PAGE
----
Honoring Senator John Kerryby Senator Harry Reid
Posted on 2013-01-30
REID. Madam President, I rise today to honor John Kerry, our
colleague, the senior Senator from Massachusetts. I congratulate
Senator Kerry on his confirmation as our Nation's next Secretary of
I am pleased he will continue to serve his country in this important role. He will be missed by his Senate colleagues, that is for sure.
Senator Kerry said at his confirmation hearing that the Senate is in his blood, and that is true. As he represents America's interests around the world, his experience as a Senator will serve him and our country well.
For 28 years, Senator Kerry has been a dedicated representative of the people of Massachusetts in the Senate.
[[Page S370]] Senator Kerry has also rendered distinguished service to his country in the Navy, to the Commonwealth of Massachusetts as Lieutenant Governor and as Senator, and to the Democratic Party and the people of this country as the 2004 Presidential nominee for the Democratic Party.
He is a brilliant man. He was a debater at Yale and won awards for his skilled oratory over a number of years. That talent has allowed him to speak for freedom and justice at each stage of his career.
Before he graduated college, he was a vocal critic of the Vietnam war. But upon graduation, Senator Kerry volunteered to serve in the U.S. Navy, and serve he did. Later he said he did it because ``it was the right thing to do.'' Senator Kerry learned the value of service at home. His father was a Foreign Service officer, and his mother was a nurse during World War II. He served two tours as a Navy lieutenant in the jungles and rivers of Vietnam. He was awarded the Silver Star for his gallantry, a Bronze Star for valor also, and three Purple Hearts. But even after his service in the war, his opposition continued.
On April 22, 1971, Senator Kerry became the first Vietnam veteran to testify before Congress about the war when he appeared before the Senate Foreign Relations Committee, which was chaired by the famous Senator William Fulbright--a committee he would later chair. It was a remarkable appearance. He was the first veteran to testify.
He went on to attend Boston College Law School. He worked as a prosecutor in Middlesex County before he was elected Lieutenant Governor in 1982. Just 2 years later he was elected to the U.S. Senate. He has served in the Senate for five terms. He has always been an unflinching advocate for veterans. He helped found the Vietnam Veterans for America and has worked tirelessly to secure treatment for servicemembers dealing with post-traumatic stress.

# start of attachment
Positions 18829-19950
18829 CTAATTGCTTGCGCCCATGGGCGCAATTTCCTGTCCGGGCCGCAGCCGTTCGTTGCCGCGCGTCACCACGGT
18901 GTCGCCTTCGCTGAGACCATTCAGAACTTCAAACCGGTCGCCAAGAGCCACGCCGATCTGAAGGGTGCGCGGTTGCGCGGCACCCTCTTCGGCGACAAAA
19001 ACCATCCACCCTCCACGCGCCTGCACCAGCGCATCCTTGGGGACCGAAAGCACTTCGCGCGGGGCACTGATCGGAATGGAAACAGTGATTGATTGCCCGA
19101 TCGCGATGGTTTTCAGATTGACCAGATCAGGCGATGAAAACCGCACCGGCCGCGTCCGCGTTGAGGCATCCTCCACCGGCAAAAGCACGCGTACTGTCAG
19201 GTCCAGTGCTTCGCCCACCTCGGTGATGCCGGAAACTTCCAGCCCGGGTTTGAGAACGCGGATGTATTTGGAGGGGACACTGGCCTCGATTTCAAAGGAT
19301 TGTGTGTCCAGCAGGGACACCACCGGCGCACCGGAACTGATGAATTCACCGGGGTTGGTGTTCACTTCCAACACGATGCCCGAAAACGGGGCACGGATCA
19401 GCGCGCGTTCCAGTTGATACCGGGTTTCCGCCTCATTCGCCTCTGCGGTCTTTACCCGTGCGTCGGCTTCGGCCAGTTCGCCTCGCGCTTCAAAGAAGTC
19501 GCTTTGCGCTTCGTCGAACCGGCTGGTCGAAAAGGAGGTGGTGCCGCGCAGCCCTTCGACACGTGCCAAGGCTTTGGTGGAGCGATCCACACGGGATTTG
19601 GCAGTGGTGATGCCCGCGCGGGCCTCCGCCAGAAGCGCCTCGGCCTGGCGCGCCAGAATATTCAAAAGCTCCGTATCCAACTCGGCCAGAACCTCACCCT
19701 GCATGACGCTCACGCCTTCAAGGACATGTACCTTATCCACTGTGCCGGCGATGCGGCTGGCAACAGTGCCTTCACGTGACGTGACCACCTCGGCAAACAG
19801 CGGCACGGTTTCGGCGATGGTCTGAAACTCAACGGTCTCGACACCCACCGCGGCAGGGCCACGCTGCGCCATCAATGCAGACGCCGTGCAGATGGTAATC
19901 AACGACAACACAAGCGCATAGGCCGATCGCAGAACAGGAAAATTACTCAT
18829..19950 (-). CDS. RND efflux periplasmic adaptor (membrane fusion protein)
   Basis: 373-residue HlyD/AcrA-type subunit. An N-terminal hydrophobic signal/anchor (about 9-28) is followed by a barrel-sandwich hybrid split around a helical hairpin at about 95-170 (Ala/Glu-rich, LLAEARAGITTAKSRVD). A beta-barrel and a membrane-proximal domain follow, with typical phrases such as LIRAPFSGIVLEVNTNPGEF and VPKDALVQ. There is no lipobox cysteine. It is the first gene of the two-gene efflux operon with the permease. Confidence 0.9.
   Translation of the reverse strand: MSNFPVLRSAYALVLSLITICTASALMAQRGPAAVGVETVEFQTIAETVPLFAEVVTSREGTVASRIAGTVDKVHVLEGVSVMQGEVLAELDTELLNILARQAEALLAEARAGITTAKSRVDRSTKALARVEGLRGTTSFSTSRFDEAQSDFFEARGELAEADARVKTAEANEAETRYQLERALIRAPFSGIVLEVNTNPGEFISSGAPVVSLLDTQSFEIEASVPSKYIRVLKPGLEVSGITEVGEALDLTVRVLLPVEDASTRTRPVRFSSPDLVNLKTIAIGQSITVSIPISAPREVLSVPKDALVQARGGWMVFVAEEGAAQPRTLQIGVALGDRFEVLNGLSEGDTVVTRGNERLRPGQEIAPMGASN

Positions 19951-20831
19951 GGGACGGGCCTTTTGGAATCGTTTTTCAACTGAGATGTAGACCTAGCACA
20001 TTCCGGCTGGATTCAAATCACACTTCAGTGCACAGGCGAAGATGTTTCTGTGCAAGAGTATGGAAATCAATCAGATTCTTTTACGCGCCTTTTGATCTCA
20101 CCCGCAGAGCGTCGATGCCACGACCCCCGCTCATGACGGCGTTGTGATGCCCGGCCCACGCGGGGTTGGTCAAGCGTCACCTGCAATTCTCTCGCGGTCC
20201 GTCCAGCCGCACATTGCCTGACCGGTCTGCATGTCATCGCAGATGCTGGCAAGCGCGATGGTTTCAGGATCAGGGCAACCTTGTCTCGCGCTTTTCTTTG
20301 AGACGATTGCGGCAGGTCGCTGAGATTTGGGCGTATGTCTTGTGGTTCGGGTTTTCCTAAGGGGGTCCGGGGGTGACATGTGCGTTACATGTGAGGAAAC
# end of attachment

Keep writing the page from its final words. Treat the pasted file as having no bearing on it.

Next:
Senator Kerry has served 6 years on the Senate Intelligence Committee and, remarkably, 28 years on the Foreign Relations Committee. He has been a leading advocate of doing something about global climate change.
Senator Kerry has convened eight major hearings and roundtables on climate change and energy security since taking the gavel as chair of the Foreign Relations Committee, replacing Vice President Biden.
It was in the early 1990s that Senator Kerry's brilliant mind and exceptional dedication came to my attention. I had the good fortune of being chosen by Leader Mitchell to be a member of the select committee on MIAs--missing in action--and POWs. It was very controversial at that time. There was a belief by many that there were live Americans either in Cambodia, Laos--maybe in Vietnam. We had not done as much as people thought we should do about those missing in action, and it was a very volatile period of time in the history of this country.
I saw him with patience, with wisdom, serve as chairman of that select committee. As I have indicated, it was a difficult assignment, an important assignment, and he handled it--as he has done everything I have watched him do--thoughtfully and with integrity.
Since coming to the Senate I have been fortunate to be invited to his home for lengthy but fascinating foreign policy discussions with Senate colleagues and foreign policy experts. In recent years, Senator Kerry was also instrumental in securing passage of the New START treaty with Russia, which is helping to reduce the danger of nuclear proliferation.
He has served as an unofficial envoy for President Obama to Afghanistan, Sudan, Pakistan, and some countries probably none of us even know where he went. There were many times he came to me and said: I have to go, and he tells me where he is going, and there was nothing in the newspapers about where he had gone. But he is a great evaluator of people, and because of that, the President has trusted him and has sent him on all these missions. Now he will do that as Secretary of State.
He has authored numerous pieces of legislation to prevent the global spread of HIV/AIDS. He has also played a central role in crafting American policy in Iraq and Afghanistan, the war on terror. I can remember one very difficult time when he spent days and days, principally with President Karzai, working out a difficult issue following the elections they had there. He has been focused on the Middle East peace process and Israel's security for his entire time as a member of that committee, the Foreign Relations Committee.
For more than 30 years, Senator Kerry has been a powerful voice for his constituents in Massachusetts as well as an engaged citizen of the world. Throughout those years, John has matched his unflinching passion for democratic values with forward-thinking actions to advance those values.
No one is better qualified than John Kerry to continue the exceptional work of Secretary of State Hillary Clinton. While we are saddened to lose his leadership in the Senate, we saw yesterday the support he has, where virtually every Senator voted to support him as the next Secretary of State. I wish him well as he embarks on this next challenge, and I am confident he will meet the challenge.